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How to Avoid Food Label Pitfalls

The last two weeks have been devoted to reading nutritional labels and what all that information really means. So, now that you know how to read a food label, here are some mistakes you may be making and how to avoid them!

Account for Serving Size

The nutrition information on the label is all based upon the serving size, which is the amount of food listed on the label. If you’re eating more than one serving then you have to adjust the nutrition information. For example, if you’re having a bowl of cereal and the serving size on the box is listed as 1 cup but you’re having 2 cups you’re going to have to multiply the nutrition information by two in order to get an accurate picture of what it is you’re really taking in.

Servings Measured before Food is Prepared

For foods like pasta and oatmeal the serving size is often measured for the food before it is prepared. If you measure after the food is prepared, you may not be getting an accurate measurement. Conversely, some items are measured after being prepared, so it pays to read food labels carefully and completely.

The Difference Between Natural and Added Sugar

Sugars are listed on the food label under the heading of carbohydrates, but the label won’t let you know if the sugar is a natural part of the food (like in fruit) or if it’s added (like in cereals, sodas and other sweets). You will need to go a step further to differentiate between natural and added sugar by looking at the ingredient list for words that mean added sugar. These are traditionally listed as high fructose corn syrup and sucrose.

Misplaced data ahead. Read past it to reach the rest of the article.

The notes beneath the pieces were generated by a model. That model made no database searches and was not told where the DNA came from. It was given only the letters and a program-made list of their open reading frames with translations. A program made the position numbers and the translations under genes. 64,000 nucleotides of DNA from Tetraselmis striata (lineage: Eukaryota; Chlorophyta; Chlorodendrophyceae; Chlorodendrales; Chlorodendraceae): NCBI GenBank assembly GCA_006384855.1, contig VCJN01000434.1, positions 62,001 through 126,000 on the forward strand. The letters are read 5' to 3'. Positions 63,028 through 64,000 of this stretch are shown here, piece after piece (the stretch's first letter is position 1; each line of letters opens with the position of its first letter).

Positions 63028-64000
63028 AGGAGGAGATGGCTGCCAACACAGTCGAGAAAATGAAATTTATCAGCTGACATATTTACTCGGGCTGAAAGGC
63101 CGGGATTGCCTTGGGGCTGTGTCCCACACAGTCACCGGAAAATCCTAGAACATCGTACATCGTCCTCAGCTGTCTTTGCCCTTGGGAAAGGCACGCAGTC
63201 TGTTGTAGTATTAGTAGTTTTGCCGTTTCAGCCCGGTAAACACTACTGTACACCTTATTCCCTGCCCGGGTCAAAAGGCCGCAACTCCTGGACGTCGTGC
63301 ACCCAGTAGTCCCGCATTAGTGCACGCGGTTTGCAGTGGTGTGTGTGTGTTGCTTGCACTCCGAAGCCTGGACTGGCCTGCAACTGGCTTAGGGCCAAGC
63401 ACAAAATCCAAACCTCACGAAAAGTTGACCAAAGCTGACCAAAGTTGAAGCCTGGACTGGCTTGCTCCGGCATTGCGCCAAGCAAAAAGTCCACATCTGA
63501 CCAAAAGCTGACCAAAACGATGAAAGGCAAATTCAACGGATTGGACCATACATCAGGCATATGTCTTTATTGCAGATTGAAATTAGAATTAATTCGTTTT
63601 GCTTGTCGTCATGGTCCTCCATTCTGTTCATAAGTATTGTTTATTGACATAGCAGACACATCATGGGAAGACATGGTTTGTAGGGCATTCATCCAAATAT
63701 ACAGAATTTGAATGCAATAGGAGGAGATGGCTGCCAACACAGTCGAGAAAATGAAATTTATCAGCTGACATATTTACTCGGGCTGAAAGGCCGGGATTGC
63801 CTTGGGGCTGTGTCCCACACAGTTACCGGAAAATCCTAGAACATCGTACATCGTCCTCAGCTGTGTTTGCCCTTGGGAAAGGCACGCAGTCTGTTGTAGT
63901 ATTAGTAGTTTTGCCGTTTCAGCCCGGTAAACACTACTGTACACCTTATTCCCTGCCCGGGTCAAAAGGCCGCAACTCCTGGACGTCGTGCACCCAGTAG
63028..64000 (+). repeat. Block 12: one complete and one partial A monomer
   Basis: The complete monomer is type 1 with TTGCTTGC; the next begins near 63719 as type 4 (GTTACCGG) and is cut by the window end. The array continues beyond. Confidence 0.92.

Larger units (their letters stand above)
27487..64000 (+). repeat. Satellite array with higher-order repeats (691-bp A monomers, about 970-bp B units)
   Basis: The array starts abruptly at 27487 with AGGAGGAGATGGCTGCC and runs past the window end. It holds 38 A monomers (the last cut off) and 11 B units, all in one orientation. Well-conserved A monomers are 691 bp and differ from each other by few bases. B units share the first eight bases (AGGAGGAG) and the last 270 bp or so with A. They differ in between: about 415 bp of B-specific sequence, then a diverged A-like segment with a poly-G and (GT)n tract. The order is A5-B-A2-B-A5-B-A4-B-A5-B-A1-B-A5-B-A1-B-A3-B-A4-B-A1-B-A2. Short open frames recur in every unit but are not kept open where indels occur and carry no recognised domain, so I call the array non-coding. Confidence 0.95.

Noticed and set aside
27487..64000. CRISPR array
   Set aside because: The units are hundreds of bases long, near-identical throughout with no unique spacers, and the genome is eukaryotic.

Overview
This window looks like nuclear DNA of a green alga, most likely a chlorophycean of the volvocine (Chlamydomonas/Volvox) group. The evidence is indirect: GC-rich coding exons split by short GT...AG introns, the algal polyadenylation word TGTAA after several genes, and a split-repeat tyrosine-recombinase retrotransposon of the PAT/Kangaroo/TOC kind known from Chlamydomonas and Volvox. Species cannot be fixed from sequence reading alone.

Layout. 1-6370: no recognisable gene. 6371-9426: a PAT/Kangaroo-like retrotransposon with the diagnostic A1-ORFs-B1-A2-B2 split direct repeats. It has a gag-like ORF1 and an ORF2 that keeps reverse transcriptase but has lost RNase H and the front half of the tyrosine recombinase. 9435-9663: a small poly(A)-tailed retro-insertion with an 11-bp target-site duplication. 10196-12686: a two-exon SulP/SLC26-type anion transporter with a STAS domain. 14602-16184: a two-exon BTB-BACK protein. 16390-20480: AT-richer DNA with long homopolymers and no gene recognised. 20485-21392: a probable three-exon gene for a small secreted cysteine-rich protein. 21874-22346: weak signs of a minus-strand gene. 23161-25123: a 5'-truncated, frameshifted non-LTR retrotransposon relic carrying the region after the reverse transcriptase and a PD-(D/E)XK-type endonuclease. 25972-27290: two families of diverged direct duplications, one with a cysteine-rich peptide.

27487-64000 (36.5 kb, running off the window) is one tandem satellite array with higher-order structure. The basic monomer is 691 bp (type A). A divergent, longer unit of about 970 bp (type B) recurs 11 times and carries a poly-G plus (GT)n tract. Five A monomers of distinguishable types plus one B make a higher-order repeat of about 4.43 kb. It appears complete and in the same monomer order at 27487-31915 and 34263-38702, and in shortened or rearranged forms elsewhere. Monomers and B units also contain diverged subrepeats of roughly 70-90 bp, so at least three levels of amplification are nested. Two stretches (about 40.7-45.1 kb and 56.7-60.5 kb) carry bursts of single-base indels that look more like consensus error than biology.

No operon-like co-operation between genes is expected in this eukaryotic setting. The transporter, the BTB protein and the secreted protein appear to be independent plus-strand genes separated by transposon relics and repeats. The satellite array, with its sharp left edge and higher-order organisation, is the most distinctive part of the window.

Don’t Be Fooled by Zero Trans Fat

The daily recommended amount of trans fat in your diet is a big zero. However, products with less than 0.5 grams of trans fat per serving can legally list their product as being “zero trans fat” on the packaging. This means that if you have more than one serving the trans fats can add up. You will have to go above and beyond by reading the ingredient list and look for the word “hydrogenated” to find the trans fat that may be hiding in your food.

You work hard to eat healthy, so make sure to do your due diligence when looking at food labels to make sure what you’re getting is really what your body needs and what you want to be putting into it!

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Used under Creative Commons Licensing courtesy of Jim Makos

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